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Arrived in Britain:
Place of Birth:
Renate Beigel was born in Vienna in 1933. She had an older sister called Trudi. Her father was a hat-maker and the family lived in modest circumstances. Renate cannot recall many details about her life in Vienna. She recalls the Anschluss and the images of marching troops. She grew up in a Jewish secular environment and cannot remember having gone to synagogue. Together with her parents and her sister, the family left for Zagreb in 1938. Renate is not sure about the date but based on the photographs, it is likely that it was in October 1938. There, the family lived in poor conditions with little money. Unable to obtain visas, the parents decided to sent the two sisters as unaccompanied minors to the UK (through ‘Austrian Self-Aid’). They travelled by themselves from Trieste to London. Renate was very upset when she found out that she could not stay with her sister and that they would go to different foster families. Renate was sent to a village called Dinton in Wiltshire, where she lived with Mr and Mrs Wheeler. But Renate thinks that the lady who sponsored her was a Miss Carr, who was a local magistrate. She was not very happy there and found herself in an emotionally cold environment which made her very independent. However, she was sent a private school in Salisbury until 1948. In 1948 she was sent to Mrs Lambert and her daughters in Norfolk. Her mother had died in Auschwitz in 1942, deported from France but her father survived. He had been in the Pioneer Corps in North Africa and came to the UK post-war. He got married and Renate had to come to London and live with them in a council flat in Brixton. She did not like the situation and moved out after six months. Her sister married when she was 18 and worked in the Anna Freud nursery. Renate lived in various hostels and started to work. It was very important for her to be financially independent. She worked in various companies and was in charge of public relations at Thorn EMI Lighting, a firm set up by Austrian Jewish refugees. She met her husband when she was in her forties and they decided to move to Gloucestershire, where she still lives today. She does not speak any German.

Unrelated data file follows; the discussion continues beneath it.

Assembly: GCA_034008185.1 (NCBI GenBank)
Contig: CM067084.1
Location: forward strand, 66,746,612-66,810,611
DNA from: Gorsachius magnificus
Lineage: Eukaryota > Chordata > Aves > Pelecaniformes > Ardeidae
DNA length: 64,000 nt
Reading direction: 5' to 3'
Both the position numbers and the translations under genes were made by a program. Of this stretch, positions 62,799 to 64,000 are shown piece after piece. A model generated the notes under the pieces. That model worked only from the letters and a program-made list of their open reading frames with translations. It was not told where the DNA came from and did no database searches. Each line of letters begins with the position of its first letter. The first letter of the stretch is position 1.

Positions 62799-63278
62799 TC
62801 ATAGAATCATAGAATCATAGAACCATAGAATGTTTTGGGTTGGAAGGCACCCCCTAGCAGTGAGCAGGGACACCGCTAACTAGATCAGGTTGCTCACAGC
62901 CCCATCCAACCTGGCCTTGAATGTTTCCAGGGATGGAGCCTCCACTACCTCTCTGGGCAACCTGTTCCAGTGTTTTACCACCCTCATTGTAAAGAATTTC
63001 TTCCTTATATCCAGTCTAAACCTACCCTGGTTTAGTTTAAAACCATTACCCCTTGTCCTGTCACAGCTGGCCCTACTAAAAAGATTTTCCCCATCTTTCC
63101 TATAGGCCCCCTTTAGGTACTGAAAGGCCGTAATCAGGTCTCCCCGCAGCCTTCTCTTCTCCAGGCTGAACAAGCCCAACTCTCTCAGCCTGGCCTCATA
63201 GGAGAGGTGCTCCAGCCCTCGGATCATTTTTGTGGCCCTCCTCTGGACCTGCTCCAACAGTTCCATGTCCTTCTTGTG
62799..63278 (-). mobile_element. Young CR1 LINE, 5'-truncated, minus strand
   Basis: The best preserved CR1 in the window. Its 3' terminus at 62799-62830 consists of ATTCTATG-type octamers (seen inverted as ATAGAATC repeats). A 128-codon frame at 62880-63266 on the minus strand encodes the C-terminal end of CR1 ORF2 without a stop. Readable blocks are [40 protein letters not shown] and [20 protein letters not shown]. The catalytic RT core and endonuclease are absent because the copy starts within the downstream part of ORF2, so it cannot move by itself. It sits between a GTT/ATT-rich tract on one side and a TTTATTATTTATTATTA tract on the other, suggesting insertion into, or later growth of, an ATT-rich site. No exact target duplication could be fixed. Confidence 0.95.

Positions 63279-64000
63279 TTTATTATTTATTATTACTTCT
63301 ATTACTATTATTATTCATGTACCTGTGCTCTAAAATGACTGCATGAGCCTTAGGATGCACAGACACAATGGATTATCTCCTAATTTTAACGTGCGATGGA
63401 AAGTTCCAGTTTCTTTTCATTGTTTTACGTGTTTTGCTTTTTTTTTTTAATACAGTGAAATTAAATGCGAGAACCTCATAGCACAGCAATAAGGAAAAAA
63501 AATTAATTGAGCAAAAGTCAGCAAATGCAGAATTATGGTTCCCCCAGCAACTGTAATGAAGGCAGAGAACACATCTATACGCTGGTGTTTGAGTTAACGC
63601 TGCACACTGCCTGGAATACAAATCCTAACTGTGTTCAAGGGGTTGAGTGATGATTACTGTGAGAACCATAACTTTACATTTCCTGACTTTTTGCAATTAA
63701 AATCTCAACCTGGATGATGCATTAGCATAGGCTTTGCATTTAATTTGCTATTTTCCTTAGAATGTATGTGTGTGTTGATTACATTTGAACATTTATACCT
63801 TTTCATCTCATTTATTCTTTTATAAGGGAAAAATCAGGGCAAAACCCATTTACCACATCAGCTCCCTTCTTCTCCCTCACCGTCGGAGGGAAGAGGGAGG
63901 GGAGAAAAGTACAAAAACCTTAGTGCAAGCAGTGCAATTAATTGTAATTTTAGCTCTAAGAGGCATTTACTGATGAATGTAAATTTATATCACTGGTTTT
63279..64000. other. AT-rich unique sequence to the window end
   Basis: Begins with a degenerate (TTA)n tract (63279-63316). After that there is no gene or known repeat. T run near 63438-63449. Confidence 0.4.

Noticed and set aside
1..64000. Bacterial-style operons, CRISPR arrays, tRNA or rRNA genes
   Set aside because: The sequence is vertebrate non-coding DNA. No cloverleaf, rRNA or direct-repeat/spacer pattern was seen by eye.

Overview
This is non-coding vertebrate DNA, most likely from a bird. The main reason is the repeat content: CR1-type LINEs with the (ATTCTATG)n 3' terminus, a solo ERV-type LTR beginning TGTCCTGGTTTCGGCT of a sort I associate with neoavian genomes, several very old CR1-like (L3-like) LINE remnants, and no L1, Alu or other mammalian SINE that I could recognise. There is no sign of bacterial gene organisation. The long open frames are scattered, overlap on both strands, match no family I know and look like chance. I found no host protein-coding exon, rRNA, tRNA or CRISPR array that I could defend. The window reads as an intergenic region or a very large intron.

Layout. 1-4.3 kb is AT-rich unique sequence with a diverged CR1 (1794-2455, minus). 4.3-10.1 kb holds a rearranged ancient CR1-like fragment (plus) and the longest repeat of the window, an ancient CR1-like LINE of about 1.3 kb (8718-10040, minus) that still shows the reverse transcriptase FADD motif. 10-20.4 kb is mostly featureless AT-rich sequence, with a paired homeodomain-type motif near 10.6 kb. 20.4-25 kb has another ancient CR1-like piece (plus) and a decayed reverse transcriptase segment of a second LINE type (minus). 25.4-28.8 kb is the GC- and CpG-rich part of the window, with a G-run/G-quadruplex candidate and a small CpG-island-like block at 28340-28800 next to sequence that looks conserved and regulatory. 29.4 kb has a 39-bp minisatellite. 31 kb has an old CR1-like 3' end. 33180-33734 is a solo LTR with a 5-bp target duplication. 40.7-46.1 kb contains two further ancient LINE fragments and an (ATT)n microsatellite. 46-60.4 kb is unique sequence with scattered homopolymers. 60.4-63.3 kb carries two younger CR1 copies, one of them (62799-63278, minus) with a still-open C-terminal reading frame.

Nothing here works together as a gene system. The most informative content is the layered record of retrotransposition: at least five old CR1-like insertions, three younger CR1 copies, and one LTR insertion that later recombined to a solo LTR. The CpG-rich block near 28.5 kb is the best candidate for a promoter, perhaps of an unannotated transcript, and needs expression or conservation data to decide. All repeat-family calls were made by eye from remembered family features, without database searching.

It was a horror. I mean, you can imagine. All of a sudden I'm with an elderly couple who don't know a single word of German. I don't know a single word of English. I'm six years old and I don't know what's happening to me. And… they- I think they thought they would have to return me somewhere, because I just could not stop crying. And eventually they put me to bed and… …I eventually went to sleep. I distinctly remember the next morning… By then I’d obviously stopped crying. And I don’t know whether there was some sort of innate… response in me to all this that was happening, and I realised that there was nothing I could do about anything. And crying wasn't going to get me anywhere. And… I think this is a philosophy I've now had for the rest of my life, that bad things happen and getting oneself into an absolute tizz… doesn’t make it any better. It just makes it worse.
I was sent- as soon as I could speak a sufficient amount of English, I think I was about nine when I went to the village school. Because they'd been teaching me at home. And… because I had an accent - a German accent, because I- ‘Germany, Austria: It’s all the same thing isn't it?’ And ‘they’re Nazis’ and you know, small children, what they’re like. And… there came a day when we had a stoning. And… I refused to go back to school because I was so bullied.
I've grown very strong. And from a very, very early age, I determined that nothing was going to get in my way and stop me from finding my own security. My friends around me were all getting married and so on and so forth and I didn't get married. I- I said, “I can't get married because you see I'm never going to rely on a husband to keep me. I'm going to find my own way and find my own security.
They say, “It is truly amazing how normal you are for someone with your background.” And I just try to be that - normal. I don’t- I do- I actually feel that if I let it affect me badly, then those dreadful people who did all this to us - have won! So… why let them? …I think that's probably at the back of it, yes. And also, the fact that… so many members of my family died...
Oh, aunts and uncles and grandparents and… I have actually got a- a list that was printed off from the synagogue in Vienna, which we visited. And they have everybody on that list who died- who was from Vienna, who died. And there are ten people on it. And I think the- if- if I didn't make the most of my life, they all died in vain. So… I would feel so guilty if I just became a, a layabout and… hadn't tried.
I think that has always been the most difficult thing. Yes. I desperately wanted- I desperately wanted her [her mother]. Yes. And throughout the entire war and afterwards, when we didn't know what had happened to her, it was the one thing I prayed for all the time. Yes